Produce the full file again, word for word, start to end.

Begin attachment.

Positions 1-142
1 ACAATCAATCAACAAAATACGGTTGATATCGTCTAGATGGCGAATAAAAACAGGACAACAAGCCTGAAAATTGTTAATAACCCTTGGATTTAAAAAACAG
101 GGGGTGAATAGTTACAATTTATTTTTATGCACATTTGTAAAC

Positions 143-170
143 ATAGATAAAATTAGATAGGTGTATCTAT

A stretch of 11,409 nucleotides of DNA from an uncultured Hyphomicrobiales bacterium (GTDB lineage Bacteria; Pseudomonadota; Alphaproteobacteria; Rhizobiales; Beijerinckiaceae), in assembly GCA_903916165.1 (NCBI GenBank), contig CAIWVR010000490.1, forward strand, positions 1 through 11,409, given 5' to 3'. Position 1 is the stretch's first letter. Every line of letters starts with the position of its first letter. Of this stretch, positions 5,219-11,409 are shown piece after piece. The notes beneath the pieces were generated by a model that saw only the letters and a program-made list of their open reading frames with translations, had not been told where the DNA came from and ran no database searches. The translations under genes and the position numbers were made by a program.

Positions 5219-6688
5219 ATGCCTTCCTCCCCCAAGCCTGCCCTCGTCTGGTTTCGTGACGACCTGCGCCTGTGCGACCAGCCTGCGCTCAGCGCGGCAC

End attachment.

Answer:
Positions 1-142
1 ACAATCAATCAACAAAATACGGTTGATATCGTCTAGATGGCGAATAAAAACAGGACAACAAGCCTGAAAATTGTTAATAACCCTTGGATTTAAAAAACAG
101 GGGGTGAATAGTTACAATTTATTTTTATGCACATTTGTAAAC

Positions 143-170
143 ATAGATAAAATTAGATAGGTGTATCTAT

A stretch of 11,409 nucleotides of DNA from an uncultured Hyphomicrobiales bacterium (GTDB lineage Bacteria; Pseudomonadota; Alphaproteobacteria; Rhizobiales; Beijerinckiaceae), in assembly GCA_903916165.1 (NCBI GenBank), contig CAIWVR010000490.1, forward strand, positions 1 through 11,409, given 5' to 3'. Position 1 is the stretch's first letter. Every line of letters starts with the position of its first letter. Of this stretch, positions 5,219-11,409 are shown piece after piece. The notes beneath the pieces were generated by a model that saw only the letters and a program-made list of their open reading frames with translations, had not been told where the DNA came from and ran no database searches. The translations under genes and the position numbers were made by a program.

Positions 5219-6688
5219 ATGCCTTCCTCCCCCAAGCCTGCCCTCGTCTGGTTTCGTGACGACCTGCGCCTGTGCGACCAGCCTGCGCTCAGCGCGGCAC